The Deadliest Indian War in the West: The Snake Conflict, 1864–68

by Gregory Michno, Caxton Press, Caldwell, Idaho, 2007, $18.95.

Gregory Michno’s new book takes readers to the unremittingly harsh alkaline flats and isolated mountain peaks of the Basin and Range, following small commands of cavalrymen through bedraggled sagebrush, juniper and piñon, on the trail of desperate “Snake” Indians. It describes a violent guerrilla war: Indians capture an isolated settler, tie him to a pole, set him on fire and cut out his still-beating heart; cavalrymen clamber down rocky outcrops—recent newspaper headlines ringing in their ears—to fire indiscriminately into the wickiups of old men, women and children; a lone Indian blasts a progressive-minded cavalry officer from his horse and negates an entire season’s worth of negotiations; vigilantes shoot a war chief in the back and scalp him.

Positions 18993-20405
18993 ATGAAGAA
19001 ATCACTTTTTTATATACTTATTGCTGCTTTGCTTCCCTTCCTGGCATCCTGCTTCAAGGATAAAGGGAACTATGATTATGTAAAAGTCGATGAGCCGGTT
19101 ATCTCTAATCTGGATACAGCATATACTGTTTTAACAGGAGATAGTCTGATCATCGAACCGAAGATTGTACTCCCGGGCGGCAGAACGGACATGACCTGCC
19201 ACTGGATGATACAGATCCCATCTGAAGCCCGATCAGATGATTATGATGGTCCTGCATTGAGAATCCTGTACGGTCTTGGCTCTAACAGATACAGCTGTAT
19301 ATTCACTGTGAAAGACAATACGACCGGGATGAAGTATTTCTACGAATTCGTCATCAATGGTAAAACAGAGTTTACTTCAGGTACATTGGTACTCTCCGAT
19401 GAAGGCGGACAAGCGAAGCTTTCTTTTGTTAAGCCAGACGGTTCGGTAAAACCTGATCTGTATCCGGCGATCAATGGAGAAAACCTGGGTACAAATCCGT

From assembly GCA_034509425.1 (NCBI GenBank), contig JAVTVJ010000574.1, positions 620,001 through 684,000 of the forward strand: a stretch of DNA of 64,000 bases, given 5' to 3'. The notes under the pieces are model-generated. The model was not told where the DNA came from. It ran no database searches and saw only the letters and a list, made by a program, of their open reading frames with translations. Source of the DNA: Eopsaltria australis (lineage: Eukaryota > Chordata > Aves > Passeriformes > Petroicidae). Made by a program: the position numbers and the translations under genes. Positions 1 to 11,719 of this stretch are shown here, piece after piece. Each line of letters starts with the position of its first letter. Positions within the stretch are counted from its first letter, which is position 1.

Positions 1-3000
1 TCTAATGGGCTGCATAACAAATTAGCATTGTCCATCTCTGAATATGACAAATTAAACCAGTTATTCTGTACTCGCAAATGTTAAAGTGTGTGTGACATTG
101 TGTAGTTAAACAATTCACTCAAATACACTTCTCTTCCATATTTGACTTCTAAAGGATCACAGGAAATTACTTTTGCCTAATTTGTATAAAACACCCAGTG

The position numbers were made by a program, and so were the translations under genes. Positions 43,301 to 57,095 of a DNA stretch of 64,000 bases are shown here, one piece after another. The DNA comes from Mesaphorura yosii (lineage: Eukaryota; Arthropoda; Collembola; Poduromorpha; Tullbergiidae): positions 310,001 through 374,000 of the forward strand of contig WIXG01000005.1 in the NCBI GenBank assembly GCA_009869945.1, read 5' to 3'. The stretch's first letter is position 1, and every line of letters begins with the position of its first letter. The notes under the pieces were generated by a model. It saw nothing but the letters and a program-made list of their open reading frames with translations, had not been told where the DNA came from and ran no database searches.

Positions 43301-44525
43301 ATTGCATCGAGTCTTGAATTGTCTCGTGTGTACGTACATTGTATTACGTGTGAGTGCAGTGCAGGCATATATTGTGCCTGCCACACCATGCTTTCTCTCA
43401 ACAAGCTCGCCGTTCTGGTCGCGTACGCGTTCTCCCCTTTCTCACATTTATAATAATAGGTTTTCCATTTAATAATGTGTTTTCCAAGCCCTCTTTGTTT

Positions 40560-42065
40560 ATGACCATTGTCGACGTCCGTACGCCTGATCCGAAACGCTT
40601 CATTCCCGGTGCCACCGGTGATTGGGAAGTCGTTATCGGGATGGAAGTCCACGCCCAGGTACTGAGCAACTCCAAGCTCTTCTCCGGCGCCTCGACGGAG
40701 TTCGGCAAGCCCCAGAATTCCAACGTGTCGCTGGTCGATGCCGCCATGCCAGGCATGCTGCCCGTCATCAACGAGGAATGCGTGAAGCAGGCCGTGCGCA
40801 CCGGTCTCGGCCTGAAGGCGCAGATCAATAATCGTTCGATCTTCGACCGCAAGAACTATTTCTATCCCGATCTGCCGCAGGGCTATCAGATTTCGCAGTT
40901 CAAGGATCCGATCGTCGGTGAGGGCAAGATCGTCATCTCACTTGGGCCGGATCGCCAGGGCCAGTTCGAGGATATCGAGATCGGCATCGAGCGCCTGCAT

The Snake War of 1864–68 was the bloodiest Indian conflict in the trans-Mississippi West, tolling 1,762 casualties—more than twice as many as the next deadliest, the Great Sioux War of 1876–77. However, it has failed to lodge itself in the national imagination. Shoshones, Bannocks and Northern Paiutes (known as “Snakes” if they had horses and “Diggers” if not) raided over thousands of square miles in Oregon, Idaho Territory, Nevada and Utah Territory. They battled encroaching miners and settlers much as the Plains Indians did, but their bands were smaller and less well organized due to the harsh environment of the Great Basin and Columbia Plateau. They avoided large, set-piece battles like at the Little Bighorn and garnered little national newspaper coverage in a country just emerging from a civil war. In fact, the white press held a racist contempt for the horseless, root-and-berry-eating Indians of the Great Basin, deeming them incapable of sustained violence against whites—a dismissal Michno disproves. His book single-handedly resurrects the Snake War, detailing the participants, tactics, terrain and casualties of hundreds of small-scale engagements.

 

Originally published in the October 2008 issue of Wild West. To subscribe, click here